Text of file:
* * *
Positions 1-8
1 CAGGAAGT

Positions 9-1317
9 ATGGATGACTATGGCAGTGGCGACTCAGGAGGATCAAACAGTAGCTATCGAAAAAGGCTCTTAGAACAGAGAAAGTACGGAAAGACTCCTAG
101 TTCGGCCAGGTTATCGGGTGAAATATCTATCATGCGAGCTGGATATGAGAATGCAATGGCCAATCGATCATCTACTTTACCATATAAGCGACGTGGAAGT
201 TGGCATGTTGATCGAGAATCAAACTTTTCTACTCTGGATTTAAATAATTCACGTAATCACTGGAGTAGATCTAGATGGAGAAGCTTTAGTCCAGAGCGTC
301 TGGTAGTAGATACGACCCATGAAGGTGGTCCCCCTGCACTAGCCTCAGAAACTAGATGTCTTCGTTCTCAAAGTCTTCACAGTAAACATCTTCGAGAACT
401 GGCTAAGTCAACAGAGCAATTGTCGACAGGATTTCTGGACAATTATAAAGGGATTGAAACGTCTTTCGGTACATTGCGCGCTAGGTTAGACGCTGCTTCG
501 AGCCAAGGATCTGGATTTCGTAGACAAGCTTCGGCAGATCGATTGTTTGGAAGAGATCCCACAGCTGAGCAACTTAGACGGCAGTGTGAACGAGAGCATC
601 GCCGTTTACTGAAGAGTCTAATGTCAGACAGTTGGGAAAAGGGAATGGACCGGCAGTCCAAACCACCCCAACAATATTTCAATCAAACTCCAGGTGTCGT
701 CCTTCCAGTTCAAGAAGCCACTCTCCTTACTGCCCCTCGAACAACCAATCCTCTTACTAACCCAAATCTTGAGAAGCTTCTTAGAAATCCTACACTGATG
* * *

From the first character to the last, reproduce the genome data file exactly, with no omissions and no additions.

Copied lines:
Positions 1-8
1 CAGGAAGT

Positions 9-1317
9 ATGGATGACTATGGCAGTGGCGACTCAGGAGGATCAAACAGTAGCTATCGAAAAAGGCTCTTAGAACAGAGAAAGTACGGAAAGACTCCTAG
101 TTCGGCCAGGTTATCGGGTGAAATATCTATCATGCGAGCTGGATATGAGAATGCAATGGCCAATCGATCATCTACTTTACCATATAAGCGACGTGGAAGT
201 TGGCATGTTGATCGAGAATCAAACTTTTCTACTCTGGATTTAAATAATTCACGTAATCACTGGAGTAGATCTAGATGGAGAAGCTTTAGTCCAGAGCGTC
301 TGGTAGTAGATACGACCCATGAAGGTGGTCCCCCTGCACTAGCCTCAGAAACTAGATGTCTTCGTTCTCAAAGTCTTCACAGTAAACATCTTCGAGAACT
401 GGCTAAGTCAACAGAGCAATTGTCGACAGGATTTCTGGACAATTATAAAGGGATTGAAACGTCTTTCGGTACATTGCGCGCTAGGTTAGACGCTGCTTCG
501 AGCCAAGGATCTGGATTTCGTAGACAAGCTTCGGCAGATCGATTGTTTGGAAGAGATCCCACAGCTGAGCAACTTAGACGGCAGTGTGAACGAGAGCATC
601 GCCGTTTACTGAAGAGTCTAATGTCAGACAGTTGGGAAAAGGGAATGGACCGGCAGTCCAAACCACCCCAACAATATTTCAATCAAACTCCAGGTGTCGT
701 CCTTCCAGTTCAAGAAGCCACTCTCCTTACTGCCCCTCGAACAACCAATCCTCTTACTAACCCAAATCTTGAGAAGCTTCTTAGAAATCCTACACTGATG